Another Reason to be Grateful I Have Boys

My sister called on Thursday and said that apparently there was a One Direction pop up store appearing in Toronto at 9am on Saturday. My niece and her friend were dying to go. For those of you who are unfamiliar with One Direction, see below.

My niece is 14. Need I say more?

So they decided to make the drive to Toronto on Friday afternoon, sleep over, and then head out at 6am on Saturday to line up for the grand opening of this One Direction store – AT 9AM!!

Now, I fully admit to being a teenaged hormonal girl once upon a time. I may have had quite a ‘thing’ for Nick Rhodes of Duran Duran for a in the ’80s (yes, I know, he looks like a drag queen by today’s standards but in the ’80s this was HOT).

I’m sure if I was 14, I would find the guys in One Direction absolutely dreamy instead of wanting to pinch their cheeks and make sure they eat their veggies like I do now. My problem isn’t with the band itself. My problem is with the blatant marketing machines of the music  industry which prefabricate bands based on looks and foist them on hormonal girls who are guaranteed, through research and marketing savvy, to eat them up.

I know this isn’t a new phenomenon. The Monkees were a band created just this way back in the ’60s, but it is sad to see how far the music industry is veering away from actual talent and towards flashy marketing and quick fortunes.

This pop up store is just that: a store, full of One Directions merchandise from wristbands to dolls (which you can only buy as a $150 set indicentally). None of the guys from the band were there for the ‘Grand Opening.’ Just hundreds of semi hysterical teens and pre-teens who were there for no other reason than to buy $30 t-shirts and other similarly overpriced merchandise with the likenesses of their idols emblazoned on them. My niece and her girlfriend loved every second of it though, and I have to say that my sister is a better woman than I am because I am not sure I would have dragged my butt out of bed at 5am for an overpriced, hormone driven, shopping spree. Instead, I slept in until 9 and refereed the remaining 4 boys playing video games.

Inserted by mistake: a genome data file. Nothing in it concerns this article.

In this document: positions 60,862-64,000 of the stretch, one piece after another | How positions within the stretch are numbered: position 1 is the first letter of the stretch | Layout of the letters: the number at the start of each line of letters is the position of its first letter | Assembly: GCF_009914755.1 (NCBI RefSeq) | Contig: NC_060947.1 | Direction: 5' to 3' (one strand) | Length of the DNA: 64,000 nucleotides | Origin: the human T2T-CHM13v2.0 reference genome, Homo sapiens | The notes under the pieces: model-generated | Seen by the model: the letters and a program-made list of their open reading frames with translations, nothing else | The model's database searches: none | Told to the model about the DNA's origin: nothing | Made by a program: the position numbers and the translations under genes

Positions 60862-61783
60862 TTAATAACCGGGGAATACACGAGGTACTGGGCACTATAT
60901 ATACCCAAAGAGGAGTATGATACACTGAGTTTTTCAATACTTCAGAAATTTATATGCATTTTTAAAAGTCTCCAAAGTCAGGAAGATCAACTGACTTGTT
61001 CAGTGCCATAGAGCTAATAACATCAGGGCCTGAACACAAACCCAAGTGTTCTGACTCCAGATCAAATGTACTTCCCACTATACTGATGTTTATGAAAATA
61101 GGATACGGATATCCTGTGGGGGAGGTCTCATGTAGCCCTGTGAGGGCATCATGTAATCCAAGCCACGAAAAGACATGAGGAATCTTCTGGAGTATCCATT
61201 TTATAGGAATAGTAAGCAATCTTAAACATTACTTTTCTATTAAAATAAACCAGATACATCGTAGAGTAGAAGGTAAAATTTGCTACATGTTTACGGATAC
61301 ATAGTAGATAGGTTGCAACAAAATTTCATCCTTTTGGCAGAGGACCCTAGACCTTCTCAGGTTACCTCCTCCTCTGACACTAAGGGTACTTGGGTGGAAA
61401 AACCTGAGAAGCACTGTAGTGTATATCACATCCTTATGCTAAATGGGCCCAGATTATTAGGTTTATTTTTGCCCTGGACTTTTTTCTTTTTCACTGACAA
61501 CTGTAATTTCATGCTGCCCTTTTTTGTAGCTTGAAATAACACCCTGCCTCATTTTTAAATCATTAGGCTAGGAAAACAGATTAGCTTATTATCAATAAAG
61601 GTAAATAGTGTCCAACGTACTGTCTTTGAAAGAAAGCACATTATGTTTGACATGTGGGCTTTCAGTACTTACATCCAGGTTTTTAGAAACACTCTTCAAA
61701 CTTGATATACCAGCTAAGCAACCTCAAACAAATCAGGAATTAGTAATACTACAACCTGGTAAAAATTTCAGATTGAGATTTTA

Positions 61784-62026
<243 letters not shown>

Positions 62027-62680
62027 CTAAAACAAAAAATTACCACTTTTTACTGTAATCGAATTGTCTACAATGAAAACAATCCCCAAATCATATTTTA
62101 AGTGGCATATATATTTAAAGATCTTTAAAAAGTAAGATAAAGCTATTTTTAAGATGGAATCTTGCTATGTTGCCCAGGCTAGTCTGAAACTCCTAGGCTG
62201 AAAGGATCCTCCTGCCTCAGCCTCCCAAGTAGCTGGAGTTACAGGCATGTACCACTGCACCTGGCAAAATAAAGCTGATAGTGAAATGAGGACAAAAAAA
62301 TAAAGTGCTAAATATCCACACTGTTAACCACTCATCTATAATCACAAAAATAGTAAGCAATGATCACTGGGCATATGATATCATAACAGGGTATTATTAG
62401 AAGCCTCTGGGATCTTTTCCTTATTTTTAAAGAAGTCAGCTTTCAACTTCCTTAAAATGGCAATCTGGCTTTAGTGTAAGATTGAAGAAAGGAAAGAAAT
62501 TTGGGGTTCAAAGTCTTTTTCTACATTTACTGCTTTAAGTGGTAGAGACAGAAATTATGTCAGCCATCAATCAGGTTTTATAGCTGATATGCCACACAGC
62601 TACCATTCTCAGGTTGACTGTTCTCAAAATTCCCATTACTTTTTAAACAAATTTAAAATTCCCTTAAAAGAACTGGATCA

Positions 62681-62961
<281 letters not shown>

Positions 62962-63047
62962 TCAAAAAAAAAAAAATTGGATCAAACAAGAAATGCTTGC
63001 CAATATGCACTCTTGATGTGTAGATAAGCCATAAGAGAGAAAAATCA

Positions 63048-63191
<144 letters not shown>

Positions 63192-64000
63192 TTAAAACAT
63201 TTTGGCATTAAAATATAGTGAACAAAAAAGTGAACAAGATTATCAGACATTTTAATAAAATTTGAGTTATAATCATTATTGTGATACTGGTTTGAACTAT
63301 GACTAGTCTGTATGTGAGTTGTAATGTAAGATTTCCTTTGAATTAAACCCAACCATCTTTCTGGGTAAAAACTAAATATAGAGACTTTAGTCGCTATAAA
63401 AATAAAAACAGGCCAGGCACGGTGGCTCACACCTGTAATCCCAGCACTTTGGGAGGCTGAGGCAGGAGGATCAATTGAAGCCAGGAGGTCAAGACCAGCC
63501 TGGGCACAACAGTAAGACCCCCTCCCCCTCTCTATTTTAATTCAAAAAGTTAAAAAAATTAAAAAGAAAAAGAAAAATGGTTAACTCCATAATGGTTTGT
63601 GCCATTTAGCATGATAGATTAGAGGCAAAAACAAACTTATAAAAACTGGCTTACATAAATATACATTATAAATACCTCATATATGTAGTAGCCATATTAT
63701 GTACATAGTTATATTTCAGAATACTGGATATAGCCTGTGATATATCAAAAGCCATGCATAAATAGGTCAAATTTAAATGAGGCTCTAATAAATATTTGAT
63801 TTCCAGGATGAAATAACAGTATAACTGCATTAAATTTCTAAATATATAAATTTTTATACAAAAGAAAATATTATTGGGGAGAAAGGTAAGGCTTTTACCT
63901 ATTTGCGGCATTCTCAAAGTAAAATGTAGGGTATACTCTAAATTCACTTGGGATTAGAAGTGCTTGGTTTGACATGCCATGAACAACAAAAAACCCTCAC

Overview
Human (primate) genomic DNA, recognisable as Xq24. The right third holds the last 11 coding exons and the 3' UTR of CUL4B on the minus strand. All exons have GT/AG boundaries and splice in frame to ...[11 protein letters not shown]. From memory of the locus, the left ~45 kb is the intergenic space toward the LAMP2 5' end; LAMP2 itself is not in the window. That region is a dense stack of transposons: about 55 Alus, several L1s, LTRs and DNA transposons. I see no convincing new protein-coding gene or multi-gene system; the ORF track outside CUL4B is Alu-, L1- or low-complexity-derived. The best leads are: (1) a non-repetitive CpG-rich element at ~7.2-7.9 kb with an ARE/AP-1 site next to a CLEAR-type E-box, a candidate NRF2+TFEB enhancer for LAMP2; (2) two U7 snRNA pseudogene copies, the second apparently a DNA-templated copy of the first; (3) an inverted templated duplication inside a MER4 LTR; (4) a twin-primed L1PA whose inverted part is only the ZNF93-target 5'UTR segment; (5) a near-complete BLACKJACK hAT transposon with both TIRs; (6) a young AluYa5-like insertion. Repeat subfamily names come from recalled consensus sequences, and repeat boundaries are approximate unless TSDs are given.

Advertisements

Confessions of an ’80s fashion fan

Almost two years ago now I celebrated my 40th birthday surrounded by a bunch of wonderful women who all bit the fashion bullet and trawled their local thrift shops, accessory stores and (some sheepishly confessed) their own closets, to dress like they had in the ‘70s, ‘80s or ‘90s. As we bopped all night to the karaoke machine that could be heard for blocks in my downtown Toronto neighbourhood (I was later told by the disgruntled husbands who were left at home while their wives partied) I couldn’t help but notice that, given the choice, almost all of us had on some form of ‘80s fashion. Oh sure, we were decked out in neon and really bad hairdos but fundamentally, we all looked pretty hot for a bunch of almost-middle-aged chicks.

Then a couple of weeks ago I was slipping on a new little ensemble that I had put together and I thought to myself, ‘Oh my god, I think I wore this outfit in 1985!’ And yet, it looked great. So this got me thinking about what had changed between then and now to get me into the kind of outfit I had sworn I would never ever revisit outside of wild, drunken, themed karaoke parties, and to convince some of you ladies out there that you can do it too.

First off, it’s a matter of cut. Back in the day, we were buying men’s shirts and sweaters, throwing a slouchy belt on it or maybe a pair of tights under it and voila.  Today, we have beautiful knits made to come down to mid-thigh. They fit in the shoulder and the sleeve. There’s room for a bust and not as much bulk at the waist. Try on a long sweater with a pair of leggings. You may be pleasantly surprised.